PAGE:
Although I’m unsure of how you studied previously, moving forward, make sure that you follow a study plan that allows you to learn linearly. Since you scored a V30, it’s clear that you lack certain GMAT verbal fundamentals that are necessary for a high score. To improve those skills, slowly build mastery of one GMAT topic prior to moving on to the next. For example, when studying Critical Reasoning, you need to ensure that you fully understand the essence of the various Critical Reasoning question types. Do you know the importance of an assumption within an argument? Can you easily spot a conclusion? Do you know how to resolve a paradox? Do you know how to properly evaluate cause and effect? Do you know how to properly weaken or strengthen an argument? These are just a few examples; you really need to take a deep dive into the individual Critical Reasoning topics to develop the necessary skills to properly attack any Critical Reasoning questions that you encounter.

As you learn each Critical Reasoning problem type, do focused practice so that you can track your skill in answering each type of question. If, for example, you incorrectly answered a Weaken the Argument question, ask yourself why. Did you make a careless mistake? Did you not recognize the specific question type? Were you doing too much analysis in your head? Did you skip over a keyword in an answer choice? You must thoroughly analyze your mistakes and seek to turn weaknesses into strengths by focusing on the question types you dread seeing and the questions you take a long time to answer correctly.

When practicing Reading Comprehension, you need to develop a reading strategy that is both efficient and thorough. Reading too fast and not understanding what you have read are equally as harmful as reading too slow and using up too much time. When attacking Reading Comprehension passages, you must have one clear goal in mind: to understand the context of what you are reading. However, you must do so efficiently, so you need to avoid getting bogged down in the details of each paragraph and focus on understanding the main point of each paragraph. That being said, do not fall into the trap of thinking that you can just read the intro and the conclusion and comprehend the main idea of a paragraph. As you read a paragraph, consider how the context of the paragraph relates to previous paragraphs, so you can continue developing your overall understanding of the passage. Furthermore, as you practice Reading Comprehension, focus on the exact types of questions with which you struggle: Find the Main Idea, Inference, Author’s Tone, etc. As with Critical Reasoning, analyze your incorrect answers to better determine why you tend to get a particular question type wrong, and then improve upon your weaknesses. You can perfect your reading strategy with a lot of practice, but keep in mind that GMAT Reading Comprehension passages are not meant to be stimulating. So, to better prepare yourself to tackle such bland passages, read magazines with similar content and style, such as the Economist, Scientific American, and Smithsonian.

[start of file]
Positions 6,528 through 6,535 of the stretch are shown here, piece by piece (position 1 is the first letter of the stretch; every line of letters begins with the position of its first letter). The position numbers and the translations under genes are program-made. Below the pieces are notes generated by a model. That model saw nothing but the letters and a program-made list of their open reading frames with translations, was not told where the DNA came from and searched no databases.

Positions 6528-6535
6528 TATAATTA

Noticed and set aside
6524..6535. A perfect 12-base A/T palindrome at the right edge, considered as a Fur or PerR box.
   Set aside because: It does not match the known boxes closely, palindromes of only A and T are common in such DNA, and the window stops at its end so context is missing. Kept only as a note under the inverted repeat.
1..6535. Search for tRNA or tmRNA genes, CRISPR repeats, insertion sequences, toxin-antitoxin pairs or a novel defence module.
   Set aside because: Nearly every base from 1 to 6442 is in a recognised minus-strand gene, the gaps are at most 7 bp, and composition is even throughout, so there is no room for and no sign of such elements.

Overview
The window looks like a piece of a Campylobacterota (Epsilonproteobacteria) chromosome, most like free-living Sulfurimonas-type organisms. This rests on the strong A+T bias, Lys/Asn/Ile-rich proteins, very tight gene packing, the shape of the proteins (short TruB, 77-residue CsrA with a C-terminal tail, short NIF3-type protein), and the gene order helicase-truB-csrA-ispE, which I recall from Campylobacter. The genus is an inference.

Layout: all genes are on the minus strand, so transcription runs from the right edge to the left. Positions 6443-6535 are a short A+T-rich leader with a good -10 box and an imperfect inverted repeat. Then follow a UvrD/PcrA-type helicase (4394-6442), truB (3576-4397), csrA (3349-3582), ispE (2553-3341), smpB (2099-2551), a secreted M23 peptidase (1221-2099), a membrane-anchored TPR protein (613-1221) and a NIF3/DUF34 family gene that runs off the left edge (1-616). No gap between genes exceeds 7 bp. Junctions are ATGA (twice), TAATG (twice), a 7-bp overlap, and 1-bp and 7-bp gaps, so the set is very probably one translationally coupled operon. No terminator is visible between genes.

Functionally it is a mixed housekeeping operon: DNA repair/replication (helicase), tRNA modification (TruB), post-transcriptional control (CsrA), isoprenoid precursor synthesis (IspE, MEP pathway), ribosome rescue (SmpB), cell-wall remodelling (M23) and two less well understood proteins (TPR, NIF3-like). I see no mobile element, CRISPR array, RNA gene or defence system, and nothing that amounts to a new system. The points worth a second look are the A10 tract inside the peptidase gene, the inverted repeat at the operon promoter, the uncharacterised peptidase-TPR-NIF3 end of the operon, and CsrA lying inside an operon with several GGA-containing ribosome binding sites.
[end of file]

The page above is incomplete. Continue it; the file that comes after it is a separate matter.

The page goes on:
Sentence Correction is a bit of a different animal compared to Reading Comprehension and Critical Reasoning. There are three aspects to getting correct answers to GMAT Sentence Correction questions: what you know, such as grammar rules, what you see, such as violations of grammar rules and the logic of sentence structure, and what you do, such as carefully considering each answer choice in the context of the non-underlined portion of the sentence. To drive up your Sentence Correction score, you likely will have to work on all three of those aspects. Furthermore, the likely reason that your Sentence Correction performance has not improved is that you have not been working on all three of those aspects.

Regarding what you know, first and foremost, you MUST know your grammar rules. Let's be clear, though: GMAT Sentence Correction is not just a test of knowledge of grammar rules. The reason for learning grammar rules is so that you can determine what sentences convey and whether sentences are well-constructed. In fact, in many cases, incorrect answers to Sentence Correction questions are grammatically flawless. Thus, often your task is to use your knowledge of grammar rules to determine which answer choice creates the most logical sentence meaning and structure.